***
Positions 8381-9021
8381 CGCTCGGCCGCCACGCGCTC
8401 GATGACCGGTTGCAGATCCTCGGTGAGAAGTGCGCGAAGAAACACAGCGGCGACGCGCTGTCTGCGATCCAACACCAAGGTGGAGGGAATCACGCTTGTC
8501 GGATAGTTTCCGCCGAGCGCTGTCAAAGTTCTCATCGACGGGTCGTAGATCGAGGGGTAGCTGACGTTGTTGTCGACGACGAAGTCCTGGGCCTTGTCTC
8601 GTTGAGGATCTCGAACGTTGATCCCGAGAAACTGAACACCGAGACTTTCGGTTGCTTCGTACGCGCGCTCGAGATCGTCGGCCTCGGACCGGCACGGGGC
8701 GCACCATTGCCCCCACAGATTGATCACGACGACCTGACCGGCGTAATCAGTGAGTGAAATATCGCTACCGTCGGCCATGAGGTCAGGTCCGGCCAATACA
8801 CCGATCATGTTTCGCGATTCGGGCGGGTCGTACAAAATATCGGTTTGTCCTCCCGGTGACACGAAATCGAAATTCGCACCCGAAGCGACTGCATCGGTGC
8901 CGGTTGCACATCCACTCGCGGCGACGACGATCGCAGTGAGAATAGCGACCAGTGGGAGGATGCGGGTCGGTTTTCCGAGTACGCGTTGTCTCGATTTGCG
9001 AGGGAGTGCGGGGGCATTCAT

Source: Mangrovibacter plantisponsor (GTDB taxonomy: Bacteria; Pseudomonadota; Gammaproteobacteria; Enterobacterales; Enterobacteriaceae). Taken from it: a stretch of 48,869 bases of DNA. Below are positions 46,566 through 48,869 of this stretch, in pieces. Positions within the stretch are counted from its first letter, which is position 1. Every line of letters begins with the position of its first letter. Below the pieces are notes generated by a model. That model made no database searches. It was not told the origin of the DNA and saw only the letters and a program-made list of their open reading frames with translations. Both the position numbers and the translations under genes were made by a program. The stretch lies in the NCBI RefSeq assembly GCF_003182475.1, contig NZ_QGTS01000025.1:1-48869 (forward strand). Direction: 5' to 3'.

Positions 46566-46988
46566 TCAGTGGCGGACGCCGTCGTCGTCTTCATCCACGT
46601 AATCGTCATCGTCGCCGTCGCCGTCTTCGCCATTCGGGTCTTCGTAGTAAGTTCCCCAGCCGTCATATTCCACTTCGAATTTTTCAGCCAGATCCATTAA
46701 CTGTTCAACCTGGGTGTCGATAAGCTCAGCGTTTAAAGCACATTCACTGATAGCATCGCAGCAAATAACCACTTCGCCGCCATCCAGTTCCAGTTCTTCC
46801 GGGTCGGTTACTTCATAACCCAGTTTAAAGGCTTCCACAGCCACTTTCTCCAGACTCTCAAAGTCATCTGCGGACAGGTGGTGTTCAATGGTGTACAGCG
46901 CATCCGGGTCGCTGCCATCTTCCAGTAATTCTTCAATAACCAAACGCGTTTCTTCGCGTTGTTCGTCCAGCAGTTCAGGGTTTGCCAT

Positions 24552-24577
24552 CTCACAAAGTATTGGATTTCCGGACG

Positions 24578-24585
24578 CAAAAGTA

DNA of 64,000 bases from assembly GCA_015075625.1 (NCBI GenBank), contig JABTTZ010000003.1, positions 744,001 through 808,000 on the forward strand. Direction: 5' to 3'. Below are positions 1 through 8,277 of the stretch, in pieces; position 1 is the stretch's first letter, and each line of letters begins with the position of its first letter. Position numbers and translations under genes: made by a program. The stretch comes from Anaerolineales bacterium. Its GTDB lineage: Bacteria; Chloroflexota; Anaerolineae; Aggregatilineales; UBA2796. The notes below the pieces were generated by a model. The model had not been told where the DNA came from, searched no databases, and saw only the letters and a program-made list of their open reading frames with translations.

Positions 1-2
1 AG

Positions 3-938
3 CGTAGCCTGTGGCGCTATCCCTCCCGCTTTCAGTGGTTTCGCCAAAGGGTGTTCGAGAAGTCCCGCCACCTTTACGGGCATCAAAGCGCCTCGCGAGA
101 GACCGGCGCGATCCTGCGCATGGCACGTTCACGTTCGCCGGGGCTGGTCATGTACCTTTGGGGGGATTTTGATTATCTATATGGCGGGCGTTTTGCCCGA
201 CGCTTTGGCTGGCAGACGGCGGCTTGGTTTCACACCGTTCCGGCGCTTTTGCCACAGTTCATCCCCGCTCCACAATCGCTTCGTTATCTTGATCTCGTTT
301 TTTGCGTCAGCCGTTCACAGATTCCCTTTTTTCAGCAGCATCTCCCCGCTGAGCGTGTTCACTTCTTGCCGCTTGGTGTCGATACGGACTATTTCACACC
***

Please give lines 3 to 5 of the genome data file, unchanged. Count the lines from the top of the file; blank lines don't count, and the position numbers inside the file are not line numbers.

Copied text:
8401 GATGACCGGTTGCAGATCCTCGGTGAGAAGTGCGCGAAGAAACACAGCGGCGACGCGCTGTCTGCGATCCAACACCAAGGTGGAGGGAATCACGCTTGTC
8501 GGATAGTTTCCGCCGAGCGCTGTCAAAGTTCTCATCGACGGGTCGTAGATCGAGGGGTAGCTGACGTTGTTGTCGACGACGAAGTCCTGGGCCTTGTCTC
8601 GTTGAGGATCTCGAACGTTGATCCCGAGAAACTGAACACCGAGACTTTCGGTTGCTTCGTACGCGCGCTCGAGATCGTCGGCCTCGGACCGGCACGGGGC